The US Centers for Disease Control and Prevention (CDC) issued new guidance to the cruise ship industry on Friday April 2nd.
The new technical instructions, which were the first updates since October last year, included increasing from weekly to daily the reporting frequency of Covid-19 cases and illnesses and the implementation of routine testing of all crew, based on a ship’s Covid-19 status. Finally, the CDC required the establishment of a plan and timeline for vaccination of crew and port personnel.
The CDC said that Covid-19 vaccination efforts would be critical for the safe resumption of passenger operations.
CDC said the next phase of the CDC’s conditional sail order would include simulated voyages that would enable crew and port personnel to practise new Covid-19 operational procedures with volunteers before sailing with passengers.
Although the CDC said that it was “committed to working with the cruise industry and seaport partners to resume cruising when it is safe to do so”, following the phased approach outlined in last October’s conditional sail order the agency said, it did not specify a date for the resumption of cruise operations from US ports.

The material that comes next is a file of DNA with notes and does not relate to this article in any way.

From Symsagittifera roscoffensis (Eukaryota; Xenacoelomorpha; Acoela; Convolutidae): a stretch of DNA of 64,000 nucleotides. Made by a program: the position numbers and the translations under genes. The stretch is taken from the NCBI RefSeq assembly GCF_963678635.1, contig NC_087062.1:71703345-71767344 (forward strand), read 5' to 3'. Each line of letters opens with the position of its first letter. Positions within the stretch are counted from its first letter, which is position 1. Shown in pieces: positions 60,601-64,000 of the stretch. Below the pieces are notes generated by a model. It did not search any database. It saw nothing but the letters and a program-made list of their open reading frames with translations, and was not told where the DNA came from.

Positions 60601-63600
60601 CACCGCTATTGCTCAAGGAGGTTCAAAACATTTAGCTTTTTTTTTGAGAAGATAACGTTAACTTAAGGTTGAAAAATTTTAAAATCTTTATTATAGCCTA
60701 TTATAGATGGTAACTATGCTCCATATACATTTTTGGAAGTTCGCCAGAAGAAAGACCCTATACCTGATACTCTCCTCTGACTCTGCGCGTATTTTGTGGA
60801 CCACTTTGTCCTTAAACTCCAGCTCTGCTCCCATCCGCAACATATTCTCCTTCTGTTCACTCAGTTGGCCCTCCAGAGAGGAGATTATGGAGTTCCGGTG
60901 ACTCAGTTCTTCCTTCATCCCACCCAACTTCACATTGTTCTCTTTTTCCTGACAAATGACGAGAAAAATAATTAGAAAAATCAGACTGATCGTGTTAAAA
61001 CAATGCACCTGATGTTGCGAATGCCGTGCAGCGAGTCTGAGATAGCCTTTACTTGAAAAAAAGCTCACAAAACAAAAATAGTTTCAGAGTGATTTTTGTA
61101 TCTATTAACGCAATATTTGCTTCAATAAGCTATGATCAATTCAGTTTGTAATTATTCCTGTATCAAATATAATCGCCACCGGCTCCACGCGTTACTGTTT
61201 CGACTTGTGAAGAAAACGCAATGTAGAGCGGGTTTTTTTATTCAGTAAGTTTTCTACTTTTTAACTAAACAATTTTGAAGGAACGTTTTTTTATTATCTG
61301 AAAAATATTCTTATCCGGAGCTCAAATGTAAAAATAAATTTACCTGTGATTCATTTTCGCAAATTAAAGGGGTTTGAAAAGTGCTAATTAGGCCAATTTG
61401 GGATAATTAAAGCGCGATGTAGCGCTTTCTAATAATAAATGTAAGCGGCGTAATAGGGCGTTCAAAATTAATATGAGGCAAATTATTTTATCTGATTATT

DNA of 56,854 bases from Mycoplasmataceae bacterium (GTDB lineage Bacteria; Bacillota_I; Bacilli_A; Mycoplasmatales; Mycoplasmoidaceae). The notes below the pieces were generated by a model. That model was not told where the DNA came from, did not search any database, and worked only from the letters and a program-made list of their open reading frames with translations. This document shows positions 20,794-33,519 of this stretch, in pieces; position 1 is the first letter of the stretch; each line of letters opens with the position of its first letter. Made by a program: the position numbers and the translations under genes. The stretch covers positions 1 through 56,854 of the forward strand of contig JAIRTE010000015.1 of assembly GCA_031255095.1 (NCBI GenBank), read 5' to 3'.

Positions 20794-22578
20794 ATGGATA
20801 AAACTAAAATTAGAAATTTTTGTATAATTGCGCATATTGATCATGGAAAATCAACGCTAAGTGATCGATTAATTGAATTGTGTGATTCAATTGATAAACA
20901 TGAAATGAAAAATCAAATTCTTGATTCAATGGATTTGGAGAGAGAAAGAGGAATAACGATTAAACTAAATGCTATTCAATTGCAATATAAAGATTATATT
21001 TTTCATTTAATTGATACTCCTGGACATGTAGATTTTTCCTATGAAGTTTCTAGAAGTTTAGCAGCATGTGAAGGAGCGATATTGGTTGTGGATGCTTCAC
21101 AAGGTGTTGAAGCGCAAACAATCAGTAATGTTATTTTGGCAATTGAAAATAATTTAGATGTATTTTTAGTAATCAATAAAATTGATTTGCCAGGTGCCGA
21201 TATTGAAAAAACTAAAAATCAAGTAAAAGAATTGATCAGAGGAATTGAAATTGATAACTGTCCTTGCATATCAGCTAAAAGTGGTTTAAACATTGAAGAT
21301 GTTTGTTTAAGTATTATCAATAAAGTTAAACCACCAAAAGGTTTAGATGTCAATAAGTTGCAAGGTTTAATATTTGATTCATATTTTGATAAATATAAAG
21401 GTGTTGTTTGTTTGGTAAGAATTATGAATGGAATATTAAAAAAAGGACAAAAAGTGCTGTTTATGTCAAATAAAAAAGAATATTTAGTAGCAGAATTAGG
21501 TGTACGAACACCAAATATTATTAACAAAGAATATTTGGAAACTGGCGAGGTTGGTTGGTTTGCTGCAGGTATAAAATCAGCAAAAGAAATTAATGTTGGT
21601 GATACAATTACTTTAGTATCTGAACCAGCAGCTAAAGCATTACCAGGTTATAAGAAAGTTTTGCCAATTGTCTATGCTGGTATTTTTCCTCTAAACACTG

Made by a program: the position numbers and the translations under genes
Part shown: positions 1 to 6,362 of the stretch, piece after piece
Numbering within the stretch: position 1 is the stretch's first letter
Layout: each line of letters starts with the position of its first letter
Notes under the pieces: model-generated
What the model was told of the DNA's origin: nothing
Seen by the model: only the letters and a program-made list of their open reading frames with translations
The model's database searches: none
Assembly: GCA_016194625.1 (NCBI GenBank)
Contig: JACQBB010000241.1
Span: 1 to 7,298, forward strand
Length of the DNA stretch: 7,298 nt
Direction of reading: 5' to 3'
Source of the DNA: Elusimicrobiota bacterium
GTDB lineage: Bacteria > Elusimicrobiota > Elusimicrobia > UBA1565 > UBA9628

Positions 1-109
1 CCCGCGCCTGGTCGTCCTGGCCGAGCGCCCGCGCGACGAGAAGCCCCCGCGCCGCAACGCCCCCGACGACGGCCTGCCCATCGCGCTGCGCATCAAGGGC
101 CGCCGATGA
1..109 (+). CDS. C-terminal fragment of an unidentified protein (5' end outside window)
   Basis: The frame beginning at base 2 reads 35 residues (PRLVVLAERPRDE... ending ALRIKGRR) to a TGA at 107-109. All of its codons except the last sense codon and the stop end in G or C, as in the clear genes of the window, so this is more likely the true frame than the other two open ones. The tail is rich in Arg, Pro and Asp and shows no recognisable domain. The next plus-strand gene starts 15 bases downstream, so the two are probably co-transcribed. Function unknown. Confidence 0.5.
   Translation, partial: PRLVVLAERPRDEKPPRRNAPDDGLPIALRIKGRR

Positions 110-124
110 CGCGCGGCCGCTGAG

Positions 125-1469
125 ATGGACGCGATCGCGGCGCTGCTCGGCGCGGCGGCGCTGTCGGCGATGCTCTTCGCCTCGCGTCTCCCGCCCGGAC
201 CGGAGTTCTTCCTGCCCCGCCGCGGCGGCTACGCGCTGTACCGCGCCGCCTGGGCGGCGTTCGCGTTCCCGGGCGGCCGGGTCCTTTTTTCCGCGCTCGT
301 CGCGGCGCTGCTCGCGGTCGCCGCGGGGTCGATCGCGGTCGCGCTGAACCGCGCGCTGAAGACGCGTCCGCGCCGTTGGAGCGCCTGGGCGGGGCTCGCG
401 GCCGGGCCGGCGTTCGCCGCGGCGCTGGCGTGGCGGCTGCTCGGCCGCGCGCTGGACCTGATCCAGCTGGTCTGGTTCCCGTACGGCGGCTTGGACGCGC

There have increasingly been calls from the industry for permitting a phased resumption by the beginning of July. The CDC said it would be issuing additional guidance before it would allow cruises to resume.
The Cruise Lines International Association (CLIA), which represents all of the big hitters in US cruises, had pleaded with CDC to issue new guidance. It said on March 24th that the “lack of any action by the CDC has effectively banned all sailings in the largest cruise market in the world.”
The CLIA had also said that the CDC’s prior conditional sail order from October 2020 was outdated and did not reflect “the industry’s proven advancements and success operating in other parts of the world, nor the advent of vaccines”. The CLIA said that the CDC’s actions were treating cruises differently, without justification. It said that cruise lines should be treated the same as other travel, tourism, hospitality, and entertainment sectors.